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Different kinds of Kiai

by Felipe
(Brazil)

Hello again, Imafuji-sensei.


My question today may be silly, but perhaps you find something worthy to mention.

I've noticed that there are many different kinds of Kiai in Kendo. I'm not sure, but I think the default would be a high pitch 'shout' with a long duration. 

But, specially among Japanese kenshi, looks like there are people who prefer to perform a kiai composed of many short syllables, like "wa-cha-cha-cha-cha", ta-ta-ta-ta-ta, ra-ra-ra-ra, za-za-za-za and etc.

So, is there a qualitative difference between these different kinds of kiai? Or maybe they are just different styles, based on personal preferences?

A nanadan Japanese sensei once told me that the best syllable for kiai would be the "YA", because of "filling the lungs with air and 'belly' with energy matters". 

He told me that in ancient Japan, Kiai like "hoi, yosha, hora" and etc were commonly used, but in modern Japan they started to use the "YA" as a general pattern for beginners (maybe after some scientific and physiological research?). 

He also told me that the short-cutted-syllables kiai like "ta-ta-ta-ta" were not good at all because they don't allow you to release all your energy properly.

The conversation was 2 years ago and totally in Japanese, so maybe I have forgotten any important detail or I misconstrued his words.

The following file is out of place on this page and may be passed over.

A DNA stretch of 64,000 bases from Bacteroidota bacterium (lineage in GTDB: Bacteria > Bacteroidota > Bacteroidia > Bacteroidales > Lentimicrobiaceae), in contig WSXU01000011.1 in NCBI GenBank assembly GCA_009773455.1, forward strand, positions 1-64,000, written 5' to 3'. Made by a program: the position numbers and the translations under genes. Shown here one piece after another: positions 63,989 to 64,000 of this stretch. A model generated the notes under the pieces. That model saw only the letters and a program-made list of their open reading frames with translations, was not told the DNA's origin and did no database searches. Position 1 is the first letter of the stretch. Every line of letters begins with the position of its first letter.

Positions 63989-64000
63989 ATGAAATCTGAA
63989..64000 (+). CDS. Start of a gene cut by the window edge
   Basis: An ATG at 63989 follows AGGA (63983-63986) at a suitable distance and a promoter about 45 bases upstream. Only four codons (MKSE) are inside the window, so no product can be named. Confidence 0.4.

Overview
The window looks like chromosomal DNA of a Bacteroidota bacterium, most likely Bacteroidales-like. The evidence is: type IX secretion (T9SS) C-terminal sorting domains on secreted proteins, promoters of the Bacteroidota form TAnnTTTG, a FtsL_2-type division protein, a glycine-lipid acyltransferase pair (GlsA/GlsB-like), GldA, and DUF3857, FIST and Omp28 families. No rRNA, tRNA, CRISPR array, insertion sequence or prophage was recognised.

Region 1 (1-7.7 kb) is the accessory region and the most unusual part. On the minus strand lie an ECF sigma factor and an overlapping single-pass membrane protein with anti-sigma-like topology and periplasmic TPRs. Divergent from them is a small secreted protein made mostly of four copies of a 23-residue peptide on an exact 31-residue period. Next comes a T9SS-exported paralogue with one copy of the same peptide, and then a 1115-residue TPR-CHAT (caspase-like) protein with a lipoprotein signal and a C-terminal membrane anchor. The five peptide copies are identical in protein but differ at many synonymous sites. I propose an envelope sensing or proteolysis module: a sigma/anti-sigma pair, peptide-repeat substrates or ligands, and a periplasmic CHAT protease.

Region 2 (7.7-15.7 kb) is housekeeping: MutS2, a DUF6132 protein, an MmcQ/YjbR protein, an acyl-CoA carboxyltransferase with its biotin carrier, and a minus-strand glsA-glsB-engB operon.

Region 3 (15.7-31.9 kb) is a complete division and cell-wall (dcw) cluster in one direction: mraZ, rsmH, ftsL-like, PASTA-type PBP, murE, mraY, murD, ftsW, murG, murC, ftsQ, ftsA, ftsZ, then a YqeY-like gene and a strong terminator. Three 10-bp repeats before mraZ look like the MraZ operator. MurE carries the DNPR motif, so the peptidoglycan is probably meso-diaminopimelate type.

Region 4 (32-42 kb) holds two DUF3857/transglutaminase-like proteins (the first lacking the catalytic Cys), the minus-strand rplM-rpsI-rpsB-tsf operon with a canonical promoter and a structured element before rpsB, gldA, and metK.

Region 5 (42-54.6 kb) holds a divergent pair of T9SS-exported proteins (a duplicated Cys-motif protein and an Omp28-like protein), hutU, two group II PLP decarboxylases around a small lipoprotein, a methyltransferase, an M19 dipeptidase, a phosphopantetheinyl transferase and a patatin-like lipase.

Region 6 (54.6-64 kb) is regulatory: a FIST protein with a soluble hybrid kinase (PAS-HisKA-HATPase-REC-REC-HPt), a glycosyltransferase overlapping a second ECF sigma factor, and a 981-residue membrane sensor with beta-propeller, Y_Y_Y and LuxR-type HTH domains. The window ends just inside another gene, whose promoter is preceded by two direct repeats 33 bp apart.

Like always, thank you for the attention and helpful teachings!

Answer: Hi. This not a silly question at all. In Japan, we have this theory called, kotodama. Kotodama is written as “Sprits in the Words”. The words have power to hame things happen, good or bad. 

Have you heard people saying that the key to a success is to verbalize your dream. If you say negative things, the negative things will happen.

Anyway, either you believe it or not aside, we have that theory in Japan.

Now I talked about kakegoe in my podcast, “Kendo Podcast 20: The Meanings of Kakegoe and Kata”, so if you want to know about it in detail please listen to it.

Since you have “ya” as an example, this sensei says “ya” means “to break” as in “yaburu” in Japanese. By saying it you mean “I am going to break through your kamae and get you”. 

There are many “secrets” in kendo that we need to study. 

Anyway, I strongly suggest that you should stick to “ya” and make it long. By making it long you are training your abs and also you are training “ki”. 

Hope this helps!

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